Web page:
Kuchar says there are times he wishes that the margin wasn’t as close as it was. Maybe then, losing might hurt less.
“Yeah, it stung,” Kuchar said, looking back months later. “Sure it did. I guess it was particularly hard having the lead so late. There is no telling how many more chances I'll have. Certainly, for a while, it looked like it was my time ... and then it wasn’t my time again.”
Kuchar’s inner camp was as deflated as he was. Peter and Meg Kuchar had endured an emotional day, shot by shot, on the home couch in Ponte Vedra Beach, Florida.
“We watched, and died a slow death,” Peter said. “That one just got ripped out of his hands. As a golfer, you know that you don’t make 50-footers as routine (as Spieth did at No. 15, for eagle) and then follow it up with a 30-footer (for birdie at 16). That just doesn’t happen. Not to take anything away from Jordan – who is a great, great kid, and who has wonderful parents – but the golf gods were just looking down on him that day.
John Wood, Kuchar’s caddie since November 2015, said of Kuchar, “He really did everything he needed to do to win, and what he did usually does win. It’s a bitter taste ... a little bittersweet, thinking back on it. You wouldn’t trade the experience for anything – it was great, and that’s what you do it for – but it was a little bittersweet at the end, for sure.”
As Kuchar stood stoically on the 18th green, holding the runner-up’s Silver Salver as Spieth stood off his left shoulder cradling the Claret Jug as “champion golfer of the year,” Wood sat on a bench in the locker room, not yet having packed up Kuchar’s gear. It had been such an incredible day with so many highs, and then a sudden crash. Wood just sat, alone, his head buried in his hands, and sobbed.
“If that doesn’t sting,” Wood said nearly a year later, “then you probably shouldn’t be doing what you’re doing.”
Spieth was asked a few weeks ago if, in his shining Open moment, he ever felt sorry for Kuchar, whom he considers a friend. The question caused him to pause.
“I don’t think I ever felt bad for him, but I feel like I stole something,” Spieth said. “Not necessarily stole it from him, but I just kind of felt like I stole that one. I didn’t really have it that day, and somehow I just found it. That’s my easiest way of explaining it.”Matt Kuchar hits a tee shot at Royal Birkdale during the final round of The Open Championship in 2017. (Christian Petersen/Getty Images)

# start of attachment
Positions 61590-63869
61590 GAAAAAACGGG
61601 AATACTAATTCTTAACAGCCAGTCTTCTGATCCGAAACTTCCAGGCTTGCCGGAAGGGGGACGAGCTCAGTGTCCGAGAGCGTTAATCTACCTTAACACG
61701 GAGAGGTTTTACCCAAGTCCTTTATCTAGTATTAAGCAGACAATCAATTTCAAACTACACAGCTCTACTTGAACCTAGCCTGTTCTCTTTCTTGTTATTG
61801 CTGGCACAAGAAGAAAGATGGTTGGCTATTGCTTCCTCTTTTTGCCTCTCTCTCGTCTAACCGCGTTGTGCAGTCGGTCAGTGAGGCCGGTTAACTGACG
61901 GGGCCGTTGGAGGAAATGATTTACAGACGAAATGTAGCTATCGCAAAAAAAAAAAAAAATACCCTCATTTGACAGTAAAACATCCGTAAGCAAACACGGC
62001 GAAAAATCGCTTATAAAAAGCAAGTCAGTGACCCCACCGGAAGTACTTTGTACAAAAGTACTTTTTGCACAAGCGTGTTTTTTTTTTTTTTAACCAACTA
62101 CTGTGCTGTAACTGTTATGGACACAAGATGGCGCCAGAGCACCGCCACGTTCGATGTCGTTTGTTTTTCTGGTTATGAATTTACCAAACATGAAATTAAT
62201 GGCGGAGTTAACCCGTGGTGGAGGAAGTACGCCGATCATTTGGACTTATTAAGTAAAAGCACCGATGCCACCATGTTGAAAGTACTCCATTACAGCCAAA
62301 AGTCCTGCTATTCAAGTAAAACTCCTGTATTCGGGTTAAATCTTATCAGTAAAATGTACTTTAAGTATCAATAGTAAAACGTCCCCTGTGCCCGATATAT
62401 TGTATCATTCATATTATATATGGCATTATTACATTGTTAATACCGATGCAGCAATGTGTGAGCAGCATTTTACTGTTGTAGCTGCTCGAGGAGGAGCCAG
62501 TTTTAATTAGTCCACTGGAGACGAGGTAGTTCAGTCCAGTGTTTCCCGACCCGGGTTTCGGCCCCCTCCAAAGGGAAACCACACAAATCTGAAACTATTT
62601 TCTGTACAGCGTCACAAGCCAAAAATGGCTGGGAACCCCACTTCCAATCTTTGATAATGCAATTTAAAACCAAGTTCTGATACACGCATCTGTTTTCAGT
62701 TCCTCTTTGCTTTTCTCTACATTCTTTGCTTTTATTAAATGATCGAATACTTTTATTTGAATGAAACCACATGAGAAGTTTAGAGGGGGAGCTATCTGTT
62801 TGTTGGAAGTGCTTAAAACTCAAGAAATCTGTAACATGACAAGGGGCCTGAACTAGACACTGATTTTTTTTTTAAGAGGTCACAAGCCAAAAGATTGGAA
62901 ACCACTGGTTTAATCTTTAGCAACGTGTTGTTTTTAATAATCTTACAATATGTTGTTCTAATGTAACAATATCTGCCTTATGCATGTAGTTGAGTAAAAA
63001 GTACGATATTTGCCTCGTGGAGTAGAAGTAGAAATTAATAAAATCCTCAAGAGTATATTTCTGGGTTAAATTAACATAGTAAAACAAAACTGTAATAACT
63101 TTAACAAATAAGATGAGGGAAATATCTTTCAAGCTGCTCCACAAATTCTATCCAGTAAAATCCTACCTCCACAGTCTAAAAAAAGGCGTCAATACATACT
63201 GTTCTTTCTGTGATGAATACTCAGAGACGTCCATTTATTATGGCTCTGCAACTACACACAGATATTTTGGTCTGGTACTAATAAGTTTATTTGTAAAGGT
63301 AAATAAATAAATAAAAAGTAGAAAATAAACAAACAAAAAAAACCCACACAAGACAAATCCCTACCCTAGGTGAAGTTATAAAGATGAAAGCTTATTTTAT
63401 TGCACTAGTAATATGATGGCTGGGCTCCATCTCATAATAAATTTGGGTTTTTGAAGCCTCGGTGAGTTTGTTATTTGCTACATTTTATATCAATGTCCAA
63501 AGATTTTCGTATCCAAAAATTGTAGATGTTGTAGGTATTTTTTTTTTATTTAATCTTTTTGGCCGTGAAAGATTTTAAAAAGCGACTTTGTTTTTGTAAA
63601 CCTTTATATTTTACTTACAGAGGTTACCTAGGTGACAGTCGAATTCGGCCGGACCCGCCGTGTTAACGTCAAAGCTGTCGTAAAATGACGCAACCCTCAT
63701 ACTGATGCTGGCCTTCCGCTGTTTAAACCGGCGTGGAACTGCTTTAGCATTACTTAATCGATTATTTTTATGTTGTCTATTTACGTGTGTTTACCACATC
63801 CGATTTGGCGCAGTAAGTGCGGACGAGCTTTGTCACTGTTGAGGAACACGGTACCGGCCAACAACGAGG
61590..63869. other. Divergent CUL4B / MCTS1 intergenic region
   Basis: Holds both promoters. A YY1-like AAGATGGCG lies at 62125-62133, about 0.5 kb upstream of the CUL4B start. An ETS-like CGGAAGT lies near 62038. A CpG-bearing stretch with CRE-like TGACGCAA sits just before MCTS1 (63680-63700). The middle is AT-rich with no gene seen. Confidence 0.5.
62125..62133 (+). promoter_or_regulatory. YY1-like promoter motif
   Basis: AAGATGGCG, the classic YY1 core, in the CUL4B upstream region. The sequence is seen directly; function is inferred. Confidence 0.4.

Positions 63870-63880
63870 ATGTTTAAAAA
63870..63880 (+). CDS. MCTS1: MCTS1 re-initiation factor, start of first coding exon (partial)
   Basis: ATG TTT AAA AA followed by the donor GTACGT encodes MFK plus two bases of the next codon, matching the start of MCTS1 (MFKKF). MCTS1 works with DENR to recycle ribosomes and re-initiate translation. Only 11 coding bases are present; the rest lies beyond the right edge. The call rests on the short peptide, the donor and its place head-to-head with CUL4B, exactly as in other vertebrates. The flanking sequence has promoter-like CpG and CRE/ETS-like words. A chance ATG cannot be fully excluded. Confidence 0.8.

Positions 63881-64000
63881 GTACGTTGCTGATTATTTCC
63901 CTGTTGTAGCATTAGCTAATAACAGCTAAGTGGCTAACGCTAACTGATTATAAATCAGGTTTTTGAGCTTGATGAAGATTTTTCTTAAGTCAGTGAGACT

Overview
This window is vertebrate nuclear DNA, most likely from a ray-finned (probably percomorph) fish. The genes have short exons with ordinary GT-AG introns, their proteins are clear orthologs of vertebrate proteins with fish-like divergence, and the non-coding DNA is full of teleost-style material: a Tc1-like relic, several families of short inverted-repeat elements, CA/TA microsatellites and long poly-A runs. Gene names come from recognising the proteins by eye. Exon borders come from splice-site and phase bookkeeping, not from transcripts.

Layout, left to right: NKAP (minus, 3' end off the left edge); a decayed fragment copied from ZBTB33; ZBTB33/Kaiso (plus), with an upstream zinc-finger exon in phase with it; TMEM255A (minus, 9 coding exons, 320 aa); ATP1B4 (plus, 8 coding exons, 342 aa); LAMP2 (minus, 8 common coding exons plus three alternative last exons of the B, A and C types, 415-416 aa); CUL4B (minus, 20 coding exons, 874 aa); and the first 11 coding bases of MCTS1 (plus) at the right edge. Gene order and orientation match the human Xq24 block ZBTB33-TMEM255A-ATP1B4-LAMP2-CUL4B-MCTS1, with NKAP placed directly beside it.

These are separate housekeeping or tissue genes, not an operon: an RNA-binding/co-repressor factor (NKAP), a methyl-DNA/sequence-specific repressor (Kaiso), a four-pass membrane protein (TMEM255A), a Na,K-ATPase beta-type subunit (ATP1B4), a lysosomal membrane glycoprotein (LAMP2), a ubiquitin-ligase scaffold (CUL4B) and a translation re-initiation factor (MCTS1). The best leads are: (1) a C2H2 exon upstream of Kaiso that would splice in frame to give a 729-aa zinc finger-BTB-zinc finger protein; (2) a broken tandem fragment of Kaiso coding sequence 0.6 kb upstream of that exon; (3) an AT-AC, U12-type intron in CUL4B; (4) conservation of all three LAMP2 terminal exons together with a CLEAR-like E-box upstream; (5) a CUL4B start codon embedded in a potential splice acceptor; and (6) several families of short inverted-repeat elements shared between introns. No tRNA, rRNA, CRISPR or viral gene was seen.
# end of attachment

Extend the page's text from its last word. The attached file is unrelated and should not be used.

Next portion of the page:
Peter Kuchar remembers his son’s first club championship at Heathrow Country Club in Lake Mary, Florida, about 30 minutes north of Orlando. Matt was 15, still getting his feet under him as a golfer, and was competing against seasoned members more than twice his age. He led by a shot with two holes to play, then watched as his opponent finished birdie-birdie to clip him.
“I know he walked off that 18th green a little dazed, thinking he had that one in the bag,” Peter Kuchar said. “But things like that ultimately make you stronger. I think days like that one taught him how to win, and what it takes.”
Matt didn’t win much as a junior, but he won six tournaments at Georgia Tech, where he was a four-time All-American. Only David Duval (eight victories) won more.
Kuchar has seven PGA TOUR titles, including THE PLAYERS Championship in 2012, while gaining a reputation as one of the game’s most consistent players. He has qualified for the FedExCup Playoffs in all 11 seasons of the FedExCup. He’s qualified for the TOUR Championship in his old college town of Atlanta for eight consecutive years.